Cloud Computing


Cloud computing is a type of Internet-based computing that provides shared computer processing resources and data to computers and other devices on demand.

The Internet is the global system of interconnected computer networks that use the Internet protocol suite to link billions of devices worldwide.

Introduction to Cloud Computing by Eli the Computer Guy


It is a model for enabling ubiquitous, on-demand access to a shared pool of configurable computing resources, which can be rapidly provisioned and released with minimal management effort.

Cloud Computing 101 by Pluralsight IT - Training Archive


Cloud computing and storage solutions provide users and enterprises with various capabilities to store and process their data in either privately owned, or third-party data centers that may be located far from the user–ranging in distance from across a city to across the world.

A data center is a facility used to house computer systems and associated components, such as telecommunications and storage systems.


Cloud computing relies on sharing of resources to achieve coherence and economy of scale, similar to a utility over an electricity network.


Advocates claim that cloud computing allows companies to avoid up-front infrastructure costs.


As well, it enables organizations to focus on their core businesses instead of spending time and money on computer infrastructure.

A business, also known as an enterprise, company or a firm is an organizational entity involved in the provision of goods and services to consumers.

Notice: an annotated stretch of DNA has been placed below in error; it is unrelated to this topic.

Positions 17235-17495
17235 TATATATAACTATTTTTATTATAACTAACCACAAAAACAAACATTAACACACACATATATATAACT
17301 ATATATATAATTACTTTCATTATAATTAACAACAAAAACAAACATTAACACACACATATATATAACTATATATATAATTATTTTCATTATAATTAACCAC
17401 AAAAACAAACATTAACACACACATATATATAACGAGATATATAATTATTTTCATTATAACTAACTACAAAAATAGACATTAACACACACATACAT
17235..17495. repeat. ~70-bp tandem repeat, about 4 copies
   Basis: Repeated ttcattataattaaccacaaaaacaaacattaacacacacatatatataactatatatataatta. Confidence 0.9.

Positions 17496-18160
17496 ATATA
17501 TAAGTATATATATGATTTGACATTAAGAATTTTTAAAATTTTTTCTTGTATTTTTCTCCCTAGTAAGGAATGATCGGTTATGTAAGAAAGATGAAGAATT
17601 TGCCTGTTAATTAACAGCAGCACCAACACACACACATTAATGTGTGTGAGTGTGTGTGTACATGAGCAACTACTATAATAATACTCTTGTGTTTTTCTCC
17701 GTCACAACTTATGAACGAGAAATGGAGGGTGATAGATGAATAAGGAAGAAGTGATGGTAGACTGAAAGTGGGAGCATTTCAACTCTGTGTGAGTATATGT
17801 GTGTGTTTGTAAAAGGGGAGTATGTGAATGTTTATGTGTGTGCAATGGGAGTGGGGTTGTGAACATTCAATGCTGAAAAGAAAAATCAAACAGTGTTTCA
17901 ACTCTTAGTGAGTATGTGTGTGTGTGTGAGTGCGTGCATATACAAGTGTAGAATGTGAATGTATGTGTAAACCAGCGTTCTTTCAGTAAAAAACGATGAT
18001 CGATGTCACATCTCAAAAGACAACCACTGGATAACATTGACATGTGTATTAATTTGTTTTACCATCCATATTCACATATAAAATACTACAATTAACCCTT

Proponents also claim that cloud computing allows enterprises to get their applications up and running faster, with improved manageability and less maintenance, and enables Information technology teams to more rapidly adjust resources to meet fluctuating and unpredictable business demand.

Information technology is the application of computers and internet to store, retrieve, transmit, and manipulate data, or information, often in the context of a business or other enterprise.


Cloud providers typically use a "pay as you go" model.


This will lead to unexpectedly high charges if administrators do not adapt to the cloud pricing model.


In 2009, the availability of high-capacity networks, low-cost computers and storage devices as well as the widespread adoption of hardware virtualization, service-oriented architecture, and autonomic and utility computing led to a growth in cloud computing.

Computer hardware virtualization is the virtualization of computers as complete hardware platforms, certain logical abstractions of their componentry, or only the functionality required to run various operating systems.

A service-oriented architecture is a style of software design where services are provided to the other components by application components, through a communication protocol over a network.

In computing, virtualization refers to the act of creating a virtual version of something, including virtual computer hardware platforms, storage devices, and computer network resources.


Companies can scale up as computing needs increase and then scale down again as demands decrease.


In 2013, it was reported that cloud computing had become a highly demanded service or utility due to the advantages of high computing power, cheap cost of services, high performance, scalability, accessibility as well as availability.


Some cloud vendors are experiencing growth rates of 50% per year, but being still in a stage of infancy, it has pitfalls that need to be addressed to make cloud computing services more reliable and user friendly.

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